Date of Award


Degree Type


Degree Name

Doctor of Philosophy



Major Professor

Laura Howes

Committee Members

Mary Dzon, Mary Papke, Jay Rubenstein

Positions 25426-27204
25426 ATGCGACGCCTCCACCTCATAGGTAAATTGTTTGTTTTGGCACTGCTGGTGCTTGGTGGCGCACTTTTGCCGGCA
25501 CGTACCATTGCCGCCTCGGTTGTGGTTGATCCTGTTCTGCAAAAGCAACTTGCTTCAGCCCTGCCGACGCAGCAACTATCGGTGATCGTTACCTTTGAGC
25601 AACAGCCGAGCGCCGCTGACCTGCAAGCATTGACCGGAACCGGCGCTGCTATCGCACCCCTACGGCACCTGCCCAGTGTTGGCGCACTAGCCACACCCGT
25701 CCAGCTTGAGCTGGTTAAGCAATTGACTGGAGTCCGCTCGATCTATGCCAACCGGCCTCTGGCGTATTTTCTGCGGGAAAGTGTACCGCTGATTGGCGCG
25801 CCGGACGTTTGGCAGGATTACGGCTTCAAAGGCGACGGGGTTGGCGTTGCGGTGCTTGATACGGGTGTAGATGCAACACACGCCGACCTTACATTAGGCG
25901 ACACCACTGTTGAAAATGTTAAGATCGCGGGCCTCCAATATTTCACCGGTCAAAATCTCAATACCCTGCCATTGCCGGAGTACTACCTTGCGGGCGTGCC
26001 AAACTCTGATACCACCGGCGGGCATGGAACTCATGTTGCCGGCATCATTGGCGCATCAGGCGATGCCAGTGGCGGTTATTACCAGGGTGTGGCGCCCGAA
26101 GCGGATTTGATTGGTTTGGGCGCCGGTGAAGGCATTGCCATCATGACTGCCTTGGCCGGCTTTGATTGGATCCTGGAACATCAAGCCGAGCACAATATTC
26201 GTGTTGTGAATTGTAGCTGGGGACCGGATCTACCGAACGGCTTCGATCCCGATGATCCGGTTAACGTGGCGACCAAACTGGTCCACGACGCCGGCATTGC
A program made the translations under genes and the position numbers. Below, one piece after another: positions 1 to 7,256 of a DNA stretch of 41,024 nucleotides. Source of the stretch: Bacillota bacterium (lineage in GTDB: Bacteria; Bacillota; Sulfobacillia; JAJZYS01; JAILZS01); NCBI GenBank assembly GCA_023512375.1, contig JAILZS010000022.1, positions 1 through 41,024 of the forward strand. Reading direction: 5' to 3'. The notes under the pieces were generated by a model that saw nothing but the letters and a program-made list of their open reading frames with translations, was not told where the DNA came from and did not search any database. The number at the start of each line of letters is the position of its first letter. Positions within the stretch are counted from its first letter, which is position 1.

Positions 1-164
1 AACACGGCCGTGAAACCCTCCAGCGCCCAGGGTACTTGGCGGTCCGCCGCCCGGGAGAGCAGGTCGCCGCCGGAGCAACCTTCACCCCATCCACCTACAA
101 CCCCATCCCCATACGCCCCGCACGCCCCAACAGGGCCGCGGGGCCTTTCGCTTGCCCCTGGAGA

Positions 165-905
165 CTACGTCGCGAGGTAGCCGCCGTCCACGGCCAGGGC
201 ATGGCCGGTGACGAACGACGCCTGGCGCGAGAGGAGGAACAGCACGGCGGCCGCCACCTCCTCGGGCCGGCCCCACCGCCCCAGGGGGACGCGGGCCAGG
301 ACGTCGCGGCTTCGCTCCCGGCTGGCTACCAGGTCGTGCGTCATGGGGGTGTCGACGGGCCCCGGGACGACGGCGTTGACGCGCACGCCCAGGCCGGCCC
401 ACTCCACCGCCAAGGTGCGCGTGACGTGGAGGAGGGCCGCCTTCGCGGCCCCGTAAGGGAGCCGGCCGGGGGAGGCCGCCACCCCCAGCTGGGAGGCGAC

In Chaucer scholarship, theological analyses and gendered analyses have remained largely separate. Theological analyses tend to focus on the importance of a Boethian transcendence of the mortal realm in Chaucer’s works, while gendered analyses tend to focus on women’s material and social conditions. In this dissertation, however, I examine how Chaucer’s theological interests fundamentally inform his social projects, particularly his depiction of women in society. Methodologically, I contextually analyze medieval debates on free will while drawing on semantics and sociological theory to offer a hermeneutic for examining Chaucer’s theological, philosophical, and gender projects not as mutually exclusive but mutually essential. Many medieval theologians believed that humans felt a natural inclination towards God as the summum bonum, or highest good, but actively followed this inclination through free choice. Several of Chaucer’s works, however, question what happens if hyper-masculine social ideologies usurp the role of the summum bonum, subjecting individuals to systemic social determinism. In addition, Chaucer’s works often explore how antifeminist social circumscription can negatively affect the common good.

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